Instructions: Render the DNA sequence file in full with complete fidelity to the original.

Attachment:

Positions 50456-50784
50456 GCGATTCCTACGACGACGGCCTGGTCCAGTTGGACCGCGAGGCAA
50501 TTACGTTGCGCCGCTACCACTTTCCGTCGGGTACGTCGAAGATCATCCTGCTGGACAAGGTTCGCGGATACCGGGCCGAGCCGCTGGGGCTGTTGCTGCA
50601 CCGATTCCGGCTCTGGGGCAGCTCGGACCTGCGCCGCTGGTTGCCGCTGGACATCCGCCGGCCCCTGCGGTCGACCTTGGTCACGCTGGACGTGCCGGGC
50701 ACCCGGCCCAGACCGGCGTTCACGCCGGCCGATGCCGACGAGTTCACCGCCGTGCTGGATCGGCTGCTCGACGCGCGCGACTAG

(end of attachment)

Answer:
Positions 50456-50784
50456 GCGATTCCTACGACGACGGCCTGGTCCAGTTGGACCGCGAGGCAA
50501 TTACGTTGCGCCGCTACCACTTTCCGTCGGGTACGTCGAAGATCATCCTGCTGGACAAGGTTCGCGGATACCGGGCCGAGCCGCTGGGGCTGTTGCTGCA
50601 CCGATTCCGGCTCTGGGGCAGCTCGGACCTGCGCCGCTGGTTGCCGCTGGACATCCGCCGGCCCCTGCGGTCGACCTTGGTCACGCTGGACGTGCCGGGC
50701 ACCCGGCCCAGACCGGCGTTCACGCCGGCCGATGCCGACGAGTTCACCGCCGTGCTGGATCGGCTGCTCGACGCGCGCGACTAG